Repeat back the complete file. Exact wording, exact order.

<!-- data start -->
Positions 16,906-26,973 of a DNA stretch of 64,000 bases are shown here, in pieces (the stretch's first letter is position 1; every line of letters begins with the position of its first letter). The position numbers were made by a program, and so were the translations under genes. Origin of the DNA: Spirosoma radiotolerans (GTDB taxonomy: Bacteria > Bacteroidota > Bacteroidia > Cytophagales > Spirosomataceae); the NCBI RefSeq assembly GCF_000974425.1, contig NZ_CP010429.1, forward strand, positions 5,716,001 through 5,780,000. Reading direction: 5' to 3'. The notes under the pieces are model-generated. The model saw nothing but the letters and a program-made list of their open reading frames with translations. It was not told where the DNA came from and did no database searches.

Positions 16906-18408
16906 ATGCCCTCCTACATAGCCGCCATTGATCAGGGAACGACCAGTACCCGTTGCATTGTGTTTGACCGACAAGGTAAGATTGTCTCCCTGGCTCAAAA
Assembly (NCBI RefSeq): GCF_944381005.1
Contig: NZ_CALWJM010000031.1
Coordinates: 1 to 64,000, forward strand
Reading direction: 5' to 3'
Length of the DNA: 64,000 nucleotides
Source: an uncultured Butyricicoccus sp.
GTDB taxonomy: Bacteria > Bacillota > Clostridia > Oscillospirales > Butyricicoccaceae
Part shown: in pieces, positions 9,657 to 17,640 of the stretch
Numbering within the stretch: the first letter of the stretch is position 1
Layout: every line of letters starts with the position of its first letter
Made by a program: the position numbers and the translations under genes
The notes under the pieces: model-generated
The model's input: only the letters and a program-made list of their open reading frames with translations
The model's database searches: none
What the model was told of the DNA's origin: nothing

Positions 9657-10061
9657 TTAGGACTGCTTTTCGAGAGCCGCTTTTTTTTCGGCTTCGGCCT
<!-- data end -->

Positions 16,906-26,973 of a DNA stretch of 64,000 bases are shown here, in pieces (the stretch's first letter is position 1; every line of letters begins with the position of its first letter). The position numbers were made by a program, and so were the translations under genes. Origin of the DNA: Spirosoma radiotolerans (GTDB taxonomy: Bacteria > Bacteroidota > Bacteroidia > Cytophagales > Spirosomataceae); the NCBI RefSeq assembly GCF_000974425.1, contig NZ_CP010429.1, forward strand, positions 5,716,001 through 5,780,000. Reading direction: 5' to 3'. The notes under the pieces are model-generated. The model saw nothing but the letters and a program-made list of their open reading frames with translations. It was not told where the DNA came from and did no database searches.

Positions 16906-18408
16906 ATGCCCTCCTACATAGCCGCCATTGATCAGGGAACGACCAGTACCCGTTGCATTGTGTTTGACCGACAAGGTAAGATTGTCTCCCTGGCTCAAAA
Assembly (NCBI RefSeq): GCF_944381005.1
Contig: NZ_CALWJM010000031.1
Coordinates: 1 to 64,000, forward strand
Reading direction: 5' to 3'
Length of the DNA: 64,000 nucleotides
Source: an uncultured Butyricicoccus sp.
GTDB taxonomy: Bacteria > Bacillota > Clostridia > Oscillospirales > Butyricicoccaceae
Part shown: in pieces, positions 9,657 to 17,640 of the stretch
Numbering within the stretch: the first letter of the stretch is position 1
Layout: every line of letters starts with the position of its first letter
Made by a program: the position numbers and the translations under genes
The notes under the pieces: model-generated
The model's input: only the letters and a program-made list of their open reading frames with translations
The model's database searches: none
What the model was told of the DNA's origin: nothing

Positions 9657-10061
9657 TTAGGACTGCTTTTCGAGAGCCGCTTTTTTTTCGGCTTCGGCCT